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EFF, Julius Malema

Lessons in the Streisand effect: SABC bans EFF ad as DA’s ‘Ayisafani’ gets half a million YouTube views

EFF, Julius Malema

Andy Walker: Gearburn Editor
Joining the Memeburn team on the auspicious date of April Fool’s 2014, Andy completed his English Literature Honours degree at Rhodes University a year prior. As a... More

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The SABC has refused to air a TV advert from the Economic Freedom Fighter’s (EFF) one of South Africa’s youngest political parties.

The ban, confirmed today by party leader and former ANC Youth League leader Julius Malema, comes just days after the Democratic Alliance’s (DA) “Ayisafani” ad received the same blanket treatment.

Both bans come just weeks before South Africa’s national elections, scheduled for 7 May.

The advert touches a few contentious political nerves, featuring photographs of the bloody Marikana massacre, where 34 miners were killed by police, and the recent Bekkersdal unrest in Gauteng. But perhaps the most provocative issue of all, and the debated reason for the SABC pulling the plug, is the EFF’s threat to “destroy e-tolls physically.”

In response to the ban, the EFF tweeted a YouTube link to the advert along with a few choice words:

In a statement made today, the EFF also accused the SABC of “keep[ing] the EFF out of the public eye.”

“The SABC wrongly and illegally banned this advert because of the EFF’s decisive position shown in the advert that in an instance when it takes government it will physically destroy the undemocratically imposed eTolls on Gauteng motorists and commuters. The SABC refuses to air this advert arguing that it incites violence.

“EFF has as a result launched an urgent complaint with Independent Communications Authority of South Africa (ICASA) against the SABC decision. The EFF will take legal action against the SABC and will roll mass action on 29 April, 2013 until our advert is aired as its banning is a clear violation of the freedom of expression.”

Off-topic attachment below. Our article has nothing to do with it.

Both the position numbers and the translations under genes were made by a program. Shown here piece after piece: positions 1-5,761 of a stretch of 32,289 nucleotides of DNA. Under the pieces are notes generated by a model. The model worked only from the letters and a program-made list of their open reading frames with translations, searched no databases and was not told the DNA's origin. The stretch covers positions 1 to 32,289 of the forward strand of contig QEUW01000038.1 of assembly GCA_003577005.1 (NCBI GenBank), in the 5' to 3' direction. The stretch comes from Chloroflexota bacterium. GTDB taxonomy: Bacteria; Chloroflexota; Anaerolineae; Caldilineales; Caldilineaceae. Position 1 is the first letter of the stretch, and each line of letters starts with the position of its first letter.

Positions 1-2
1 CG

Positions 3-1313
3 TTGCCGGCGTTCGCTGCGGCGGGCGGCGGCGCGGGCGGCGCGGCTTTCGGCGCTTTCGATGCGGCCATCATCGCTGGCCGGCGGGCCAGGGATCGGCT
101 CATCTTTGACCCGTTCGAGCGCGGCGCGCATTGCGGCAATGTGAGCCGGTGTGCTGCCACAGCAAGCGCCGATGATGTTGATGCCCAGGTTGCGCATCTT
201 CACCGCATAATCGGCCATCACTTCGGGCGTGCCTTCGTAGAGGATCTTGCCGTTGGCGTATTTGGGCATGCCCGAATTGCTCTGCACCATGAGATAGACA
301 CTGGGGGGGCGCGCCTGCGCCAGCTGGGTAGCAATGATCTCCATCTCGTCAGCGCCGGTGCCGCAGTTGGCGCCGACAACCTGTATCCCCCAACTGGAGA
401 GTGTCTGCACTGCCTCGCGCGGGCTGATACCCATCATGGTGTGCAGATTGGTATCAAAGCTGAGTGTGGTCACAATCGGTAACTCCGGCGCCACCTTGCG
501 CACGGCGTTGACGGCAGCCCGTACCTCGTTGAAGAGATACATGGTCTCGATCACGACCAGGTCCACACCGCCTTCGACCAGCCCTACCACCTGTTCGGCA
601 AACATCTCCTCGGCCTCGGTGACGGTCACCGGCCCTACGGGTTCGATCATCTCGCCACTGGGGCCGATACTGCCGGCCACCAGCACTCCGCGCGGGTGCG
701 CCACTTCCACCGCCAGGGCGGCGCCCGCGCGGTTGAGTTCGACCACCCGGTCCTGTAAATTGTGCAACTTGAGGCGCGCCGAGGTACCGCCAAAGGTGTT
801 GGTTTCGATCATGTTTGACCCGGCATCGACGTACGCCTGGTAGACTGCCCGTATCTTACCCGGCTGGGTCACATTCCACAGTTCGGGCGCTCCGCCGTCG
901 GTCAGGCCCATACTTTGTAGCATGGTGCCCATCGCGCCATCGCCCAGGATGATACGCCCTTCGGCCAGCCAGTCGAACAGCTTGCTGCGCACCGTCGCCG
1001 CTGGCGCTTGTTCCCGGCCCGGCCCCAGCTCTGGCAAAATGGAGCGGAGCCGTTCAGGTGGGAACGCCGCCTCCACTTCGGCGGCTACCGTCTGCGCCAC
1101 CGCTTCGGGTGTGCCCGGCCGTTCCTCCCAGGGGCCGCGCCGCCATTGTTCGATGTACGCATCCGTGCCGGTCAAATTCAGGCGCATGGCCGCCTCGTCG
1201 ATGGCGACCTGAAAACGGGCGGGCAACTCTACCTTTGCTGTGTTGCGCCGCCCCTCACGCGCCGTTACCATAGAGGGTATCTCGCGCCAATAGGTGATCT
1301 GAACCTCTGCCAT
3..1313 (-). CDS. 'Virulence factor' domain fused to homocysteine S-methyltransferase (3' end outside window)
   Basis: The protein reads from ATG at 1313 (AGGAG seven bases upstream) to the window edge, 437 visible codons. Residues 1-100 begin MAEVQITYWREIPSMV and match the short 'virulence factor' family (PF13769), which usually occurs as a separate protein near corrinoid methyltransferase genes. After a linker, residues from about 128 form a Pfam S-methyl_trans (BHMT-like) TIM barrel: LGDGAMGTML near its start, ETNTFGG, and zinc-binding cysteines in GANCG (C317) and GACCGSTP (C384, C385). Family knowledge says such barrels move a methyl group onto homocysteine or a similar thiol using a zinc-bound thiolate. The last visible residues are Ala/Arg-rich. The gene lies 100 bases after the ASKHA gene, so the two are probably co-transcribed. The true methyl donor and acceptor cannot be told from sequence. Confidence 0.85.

Although the ban might initially seem like a victory for the public broadcaster and the ruling ANC, the publicity gained from the banned advert may, conversely, have positive consequences for the EFF.

The DA’s “Ayisafani” advert, for example, has seen an explosion of views on YouTube since the national broadcaster banished it from its airwaves. To date, the advert has now been viewed over 554 000 times on the party’s official YouTube page. Even a ruling forcing the SABC to return the ad to its national television channels hasn’t slowed down its momentum.

Using all available social media, the DA has also made the video available for download through popular messaging service Mxit since 16 April, the party announced on Facebook.

Although the EFF’s advert is a week younger and has a mere 5 000 views to its name, the SABC’s latest decision (if “Ayisafani” is anything to go by) should give the advert a “must-see” level of desire, courtesy of the ban.

The surge in popularity rooted from a attempted cover up is known as the Streisand effect, a concept that is seemingly never too far from South African politics. The phenomenon suggests that an attempted banishment of something controversial can lead to a viral surge of interest in the public sphere and the Internet.

It was seen in effect two years ago amidst the massive public interest of “The Spear,” a painting portraying South African president Jacob Zuma in a less than ideal light. The government’s scramble to resist the painting’s media coverage inadvertently turned into a media frenzy.

Furthermore, the government’s decision to ban published pictures of the Nkandla homestead late last year is another instance in which an attempted ban led to a public backlash, this time on Twitter.

The banned adverts have symptoms of the phenomenon blotched all over them.

The DA’s ban has since been overruled but it will remain to be seen if the EFF advert ever gets its minute of fame on national television. For now, both adverts while living on the Internet, are racking up the views and reveling in their infamy.